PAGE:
SocialismToday           Socialist Party magazine

Issue 229 June 2019

Radical Jewish history

Revolutionary Yiddishland: a history of Jewish radicalism

By Alain Brossat and Sylvia Klingberg

Published by Verso, 2017, £9.99

Reviewed by Iain Dalton

Over the last year or so, as the Corbyn wing of the Labour Party has been attacked repeatedly by the right wing, aided by the capitalist media, a major line of their attack has been around allegations of antisemitism. This is to the extent that some may wonder whether, historically, there has been an antipathy on the left towards the Jews.

Revolutionary Yiddishland is an excellent book to demolish such ideas. While it uses archival material, its main sources are from interviews with former left-wing Jewish activists living in Israel in 1983. This gives a certain grounding to the generalisation of these experiences attempted in the book.

Tracing as it does the main tendencies of the pre-second world war Jewish left, it recounts how being a Jew was often equated with being a Communist. Thus it should be no surprise that numerous leaders of the Bolshevik party and the Communist (Third) International came from a Jewish background, including Leon Trotsky, Lev Kamenev, Karl Radek, Grigory Zinoviev and Yakov Sverdlov. In fact, a third of the Bolshevik party Central Committee elected in March 1918 were in this category.

By ‘Revolutionary Yiddishland’ the book refers to the areas of central, eastern and Russian Europe which were home to significant numbers of Jews, often living as peasants or in parts of cities primarily speaking Yiddish. Zionism at that time was a minority force and those left-wing Jews were split between three organisations or orientations: the Bund, socialist Zionist organisations including Poale Zion, and the Marxist movement.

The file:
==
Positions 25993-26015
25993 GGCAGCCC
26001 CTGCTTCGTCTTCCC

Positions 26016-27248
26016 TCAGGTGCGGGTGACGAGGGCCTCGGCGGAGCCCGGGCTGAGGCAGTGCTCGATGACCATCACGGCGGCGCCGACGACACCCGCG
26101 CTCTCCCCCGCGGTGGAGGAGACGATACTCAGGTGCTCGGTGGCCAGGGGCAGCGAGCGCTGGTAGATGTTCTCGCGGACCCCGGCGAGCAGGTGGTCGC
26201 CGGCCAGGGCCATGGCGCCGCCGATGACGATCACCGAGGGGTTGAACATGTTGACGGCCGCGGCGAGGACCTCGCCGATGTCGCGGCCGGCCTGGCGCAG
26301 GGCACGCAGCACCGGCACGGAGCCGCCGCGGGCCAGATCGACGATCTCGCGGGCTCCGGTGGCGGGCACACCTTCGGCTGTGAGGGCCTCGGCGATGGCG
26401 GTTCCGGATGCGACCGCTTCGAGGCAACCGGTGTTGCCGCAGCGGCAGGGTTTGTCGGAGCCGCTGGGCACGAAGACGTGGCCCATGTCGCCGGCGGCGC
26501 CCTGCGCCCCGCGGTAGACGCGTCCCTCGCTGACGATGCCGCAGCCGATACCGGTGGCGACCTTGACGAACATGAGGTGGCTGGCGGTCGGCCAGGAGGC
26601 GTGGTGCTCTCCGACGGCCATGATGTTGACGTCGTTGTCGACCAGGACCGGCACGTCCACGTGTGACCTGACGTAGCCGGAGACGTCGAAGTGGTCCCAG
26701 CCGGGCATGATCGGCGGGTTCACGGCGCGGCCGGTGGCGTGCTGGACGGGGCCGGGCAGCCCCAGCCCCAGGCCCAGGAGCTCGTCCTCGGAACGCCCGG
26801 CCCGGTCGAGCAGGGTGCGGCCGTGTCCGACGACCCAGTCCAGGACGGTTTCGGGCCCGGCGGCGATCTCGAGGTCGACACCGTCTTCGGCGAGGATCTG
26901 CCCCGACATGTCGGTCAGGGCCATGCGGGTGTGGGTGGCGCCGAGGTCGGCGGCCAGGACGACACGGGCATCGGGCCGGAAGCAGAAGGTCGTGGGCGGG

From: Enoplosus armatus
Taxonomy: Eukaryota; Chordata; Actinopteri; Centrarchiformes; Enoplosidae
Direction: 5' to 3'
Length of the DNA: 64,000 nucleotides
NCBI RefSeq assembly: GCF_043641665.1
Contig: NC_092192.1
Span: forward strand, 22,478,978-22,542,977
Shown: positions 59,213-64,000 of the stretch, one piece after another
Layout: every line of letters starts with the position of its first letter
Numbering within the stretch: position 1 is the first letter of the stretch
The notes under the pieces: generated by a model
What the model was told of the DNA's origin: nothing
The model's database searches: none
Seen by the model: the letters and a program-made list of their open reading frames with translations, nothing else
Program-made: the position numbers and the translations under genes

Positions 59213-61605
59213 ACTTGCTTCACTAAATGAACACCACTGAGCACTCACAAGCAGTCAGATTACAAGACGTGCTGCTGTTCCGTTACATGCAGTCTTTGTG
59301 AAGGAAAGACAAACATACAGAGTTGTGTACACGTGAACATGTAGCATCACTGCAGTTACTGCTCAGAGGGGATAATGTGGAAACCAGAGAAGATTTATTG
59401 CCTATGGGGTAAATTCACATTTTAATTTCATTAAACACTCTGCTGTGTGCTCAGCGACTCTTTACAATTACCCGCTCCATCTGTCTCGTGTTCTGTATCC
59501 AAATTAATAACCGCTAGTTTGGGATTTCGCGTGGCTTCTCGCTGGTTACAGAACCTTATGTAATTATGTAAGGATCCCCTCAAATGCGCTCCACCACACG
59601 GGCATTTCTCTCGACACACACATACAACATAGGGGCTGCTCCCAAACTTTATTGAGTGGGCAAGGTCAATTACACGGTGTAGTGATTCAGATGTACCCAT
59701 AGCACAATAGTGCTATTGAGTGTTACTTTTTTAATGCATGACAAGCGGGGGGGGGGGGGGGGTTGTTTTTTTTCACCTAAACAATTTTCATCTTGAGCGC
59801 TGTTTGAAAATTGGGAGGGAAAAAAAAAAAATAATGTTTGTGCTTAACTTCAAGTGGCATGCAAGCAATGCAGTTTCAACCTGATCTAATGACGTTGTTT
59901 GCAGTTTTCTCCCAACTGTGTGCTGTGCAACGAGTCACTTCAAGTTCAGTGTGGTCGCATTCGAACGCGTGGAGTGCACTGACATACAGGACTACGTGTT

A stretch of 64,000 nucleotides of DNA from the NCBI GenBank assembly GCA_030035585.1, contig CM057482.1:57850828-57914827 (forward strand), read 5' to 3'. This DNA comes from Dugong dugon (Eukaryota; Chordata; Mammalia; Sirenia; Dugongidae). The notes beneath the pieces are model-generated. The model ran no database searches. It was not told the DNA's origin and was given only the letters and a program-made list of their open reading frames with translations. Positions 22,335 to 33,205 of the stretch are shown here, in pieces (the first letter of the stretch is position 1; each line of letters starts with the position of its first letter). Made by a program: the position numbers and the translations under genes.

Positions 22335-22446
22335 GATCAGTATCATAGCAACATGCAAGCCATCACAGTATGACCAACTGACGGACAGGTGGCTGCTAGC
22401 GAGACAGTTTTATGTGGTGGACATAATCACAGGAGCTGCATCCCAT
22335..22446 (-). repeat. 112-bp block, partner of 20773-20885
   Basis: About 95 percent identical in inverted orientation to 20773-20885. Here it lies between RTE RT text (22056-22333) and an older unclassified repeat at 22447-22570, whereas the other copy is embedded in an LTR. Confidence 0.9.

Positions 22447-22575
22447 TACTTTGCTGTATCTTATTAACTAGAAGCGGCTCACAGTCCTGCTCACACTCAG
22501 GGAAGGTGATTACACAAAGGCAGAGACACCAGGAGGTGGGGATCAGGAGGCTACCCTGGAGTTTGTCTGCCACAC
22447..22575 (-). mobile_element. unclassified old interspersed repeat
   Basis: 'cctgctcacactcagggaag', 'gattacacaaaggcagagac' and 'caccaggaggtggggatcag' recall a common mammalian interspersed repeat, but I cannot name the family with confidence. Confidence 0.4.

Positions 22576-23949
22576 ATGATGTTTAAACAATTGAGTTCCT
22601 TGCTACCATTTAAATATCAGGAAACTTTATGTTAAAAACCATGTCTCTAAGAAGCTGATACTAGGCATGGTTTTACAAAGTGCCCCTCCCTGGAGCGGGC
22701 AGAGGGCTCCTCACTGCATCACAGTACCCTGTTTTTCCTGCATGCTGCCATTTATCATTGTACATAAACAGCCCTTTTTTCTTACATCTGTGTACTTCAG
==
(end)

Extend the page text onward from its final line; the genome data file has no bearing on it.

The Bund was the oldest specifically Jewish workers’ movement and claimed ‘cultural-national autonomy’ for Jews within the movement. While it strove to be part of the social-democratic parties of the Second International – and, later, parts of it in the Communist International – it tried to claim it was the sole voice of Jewish workers. On the one hand, this drew substantial layers of freshly proletarianised Jews into the workers’ movement. On the other, it helped reinforce their isolation from the wider movement.

Poale Zion was a Zionist organisation that believed in the establishment of a separate Jewish homeland. Those Jews who joined Marxist parties, while not rejecting their Jewish heritage – some parties of the Communist International produced Yiddish-language newspapers – did so because they saw the need to organise primarily on a class basis.

The book deals in some depth with the contributions of Jewish left-wing activists in the Spanish civil war and in the resistance to Nazi Germany across Europe, in the run-up to and during the second world war. It also has some interesting material on why these Jewish activists came to settle in Israel, even though many were still opposed to the basis upon which it was founded.

In this section some of the heroic campaigning for workers’ unity by the early Palestine Communist Party is recounted, including setting up ‘unity’ clubs: "They were founded following the expulsion from the Histadrut of the workers’ faction inspired by the communists. In fact, these had campaigned for the Histadrut to be opened to Arabs, a claim that came up against the Zionist optic according to which the dual objective of this unusual ‘trade union federation’ was the promotion of the Jewish economy and the promotion of Jewish labour, implying an active boycott of Arab work and goods by the ysihuv – the Jewish community in Palestine. In the Unity clubs, on the other hand, communists sought to bring together Jewish and Arab workers, just as they campaigned for a trade union federation on a class rather than a national basis".